Ski cross

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Ski cross
Skicross2010 Contamines Huit Hofer Delbosco Miaillier Spalinger 2.JPG
Ski Cross competitors navigating a jump during January 2010 World Cup competitions in Les Contamines-Montjoie, France
Highest governing body International Ski Federation
NicknamesSkier Cross, Skier-X
Team membersSingle competitors
Mixed gender Yes
Type Freestyle skiing
Olympic 2010, 2014, 2018

Ski cross is a type of skiing competition. Despite its being a timed racing event, it is often considered part of freestyle skiing, because it incorporates terrain features traditionally found in freestyle, as courses include big-air jumps and high-banked turns. What sets ski cross apart from other alpine skiing disciplines is that there is more than one skier racing down the course. [1] Any intentional contact with other competitors leads to disqualification.



In a time trial or qualification round, every competitor skis down the course, which is built to encompass both naturally occurring terrain and artificial features like jumps, rollers or banks. After the time trial, the fastest 32 skiers (fastest 16 if not 32 competitors) compete in a knockout series in rounds of four. A group of four skiers start simultaneously and attempt to reach the end of the course. The first two to cross the finish line will advance to the next round. At the end, the big final and small final rounds determine 1st to 4th and 5th to 8th places, respectively.

The International Ski Federation (FIS)'s FIS Freestyle Skiing World Cup has added ski cross competitions to its calendar, since 2004 in addition to moguls and aerials. It was first in the Olympics at the 2010 Winter Olympics where Michael Schmid won the men's event, and Ashleigh McIvor of Canada won the women's event. Ski cross was also in the 2014 Winter Olympics where the French Men swept the podium and in the women's event, Canadians Marielle Thompson and Kelsey Serwa finished first and second respectively. Swedish athlete Anna Holmlund took bronze. In the 2018 Winter Olympics in Korea, Canada continued its domination of the sport. Kelsey Serwa won her second Olympic medal, this time a gold. Canadian teammate Brittany Phelan took home the silver. Swiss skier Fanny Smith won bronze. On the men's side, Brady Leman got redemption after crashing in the final at Sochi by winning gold in Korea. Swiss athlete Marc Bischofberger won silver and Russian Sergey Ridzik won bronze (competing under the Olympic Flag.)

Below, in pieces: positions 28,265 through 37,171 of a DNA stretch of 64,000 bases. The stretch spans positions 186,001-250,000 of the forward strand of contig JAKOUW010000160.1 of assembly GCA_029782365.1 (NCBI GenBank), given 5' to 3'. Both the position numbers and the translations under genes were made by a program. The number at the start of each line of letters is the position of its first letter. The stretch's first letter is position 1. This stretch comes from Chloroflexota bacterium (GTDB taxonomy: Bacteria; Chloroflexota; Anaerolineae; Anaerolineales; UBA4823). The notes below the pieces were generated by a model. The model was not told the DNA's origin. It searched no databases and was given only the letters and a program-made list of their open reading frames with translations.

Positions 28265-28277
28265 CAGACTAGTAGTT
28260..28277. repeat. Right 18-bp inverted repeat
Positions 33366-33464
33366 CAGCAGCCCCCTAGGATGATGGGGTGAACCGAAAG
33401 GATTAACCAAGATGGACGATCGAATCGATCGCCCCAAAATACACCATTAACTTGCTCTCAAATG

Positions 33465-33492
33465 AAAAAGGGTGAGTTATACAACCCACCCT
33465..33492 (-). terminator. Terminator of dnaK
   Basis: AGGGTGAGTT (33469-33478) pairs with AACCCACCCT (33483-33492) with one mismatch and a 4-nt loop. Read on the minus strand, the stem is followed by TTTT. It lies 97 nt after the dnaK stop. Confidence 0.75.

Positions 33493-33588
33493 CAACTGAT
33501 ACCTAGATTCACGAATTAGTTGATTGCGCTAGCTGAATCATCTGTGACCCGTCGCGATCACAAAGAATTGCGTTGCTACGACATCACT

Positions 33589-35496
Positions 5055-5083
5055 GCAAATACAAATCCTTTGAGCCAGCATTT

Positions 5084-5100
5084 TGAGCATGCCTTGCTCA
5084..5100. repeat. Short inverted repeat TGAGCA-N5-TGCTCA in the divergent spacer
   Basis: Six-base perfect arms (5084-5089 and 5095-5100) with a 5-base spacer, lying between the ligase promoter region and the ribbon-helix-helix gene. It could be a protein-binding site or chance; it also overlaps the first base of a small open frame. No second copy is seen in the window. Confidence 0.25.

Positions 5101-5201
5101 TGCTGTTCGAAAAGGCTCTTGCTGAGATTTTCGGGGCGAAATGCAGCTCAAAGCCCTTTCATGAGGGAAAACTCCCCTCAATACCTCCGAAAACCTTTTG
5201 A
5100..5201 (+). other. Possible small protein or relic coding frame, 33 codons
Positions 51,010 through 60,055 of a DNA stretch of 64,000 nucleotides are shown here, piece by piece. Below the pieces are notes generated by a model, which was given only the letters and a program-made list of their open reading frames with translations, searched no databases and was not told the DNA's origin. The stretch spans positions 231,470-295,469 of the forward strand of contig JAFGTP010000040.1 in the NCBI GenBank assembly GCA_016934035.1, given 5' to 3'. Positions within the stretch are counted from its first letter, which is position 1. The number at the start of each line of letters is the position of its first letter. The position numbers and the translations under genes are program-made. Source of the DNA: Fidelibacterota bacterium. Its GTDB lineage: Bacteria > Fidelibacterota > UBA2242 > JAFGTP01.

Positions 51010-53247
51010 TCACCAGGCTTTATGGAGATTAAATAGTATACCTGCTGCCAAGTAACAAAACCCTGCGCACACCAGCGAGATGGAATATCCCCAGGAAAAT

Ski cross had been in all Winter X Games until 2012, when ski cross, boardercross and mono ski cross were cut from the 2013 games due to the cost of building the cross course. Ski cross was in the first 15 Winter X Games.


The idea for a multi-racer single run with obstacles seems to have been borne in at least two sites. In the late 1970s, alpine racers of the Alyeska Ski Club, Alaska (USA) wanted to take advantage of the mountain’s natural bobsled-like gullies and rollers in a downhill inspired race. The idea evolved into a race using up to 5 skiers on the course at the same time, all racing against each other. No ski poles were allowed, and racers were allowed to interfere and contact other racers as much as they wished. As a result, there were typically several falls (and some injuries) from intentional collisions during each run. Interest waned in the early 1980s due to athletes graduating high school and leaving for college, while other members of the ski club concentrated on USSA and FIS sanctioned events. The last ski cross event on the original “silvertip” track occurred in the early 1980s.

A similar idea originated with Jim "Too Tall" Essick, one of the founders of Recreational Sports Marketing (RSM), in the late 1980s. Essick wanted to bring the excitement of motocross to skiing, in order to make ski races more exciting for spectators. The idea was pitched to several corporations, but none wanted to sponsor the concept at the time. Years later, one of the companies that had been pitched to—Swatch Watch—used the idea in one of their films, exchanging skis for snowboards and calling it "boarder cross." Eventually, similar events were staged with skis and, thus, skier cross was born.

See also

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  1. "Ski cross 101". Alpine Canada. Archived from the original on 12 November 2014. Retrieved 12 November 2014.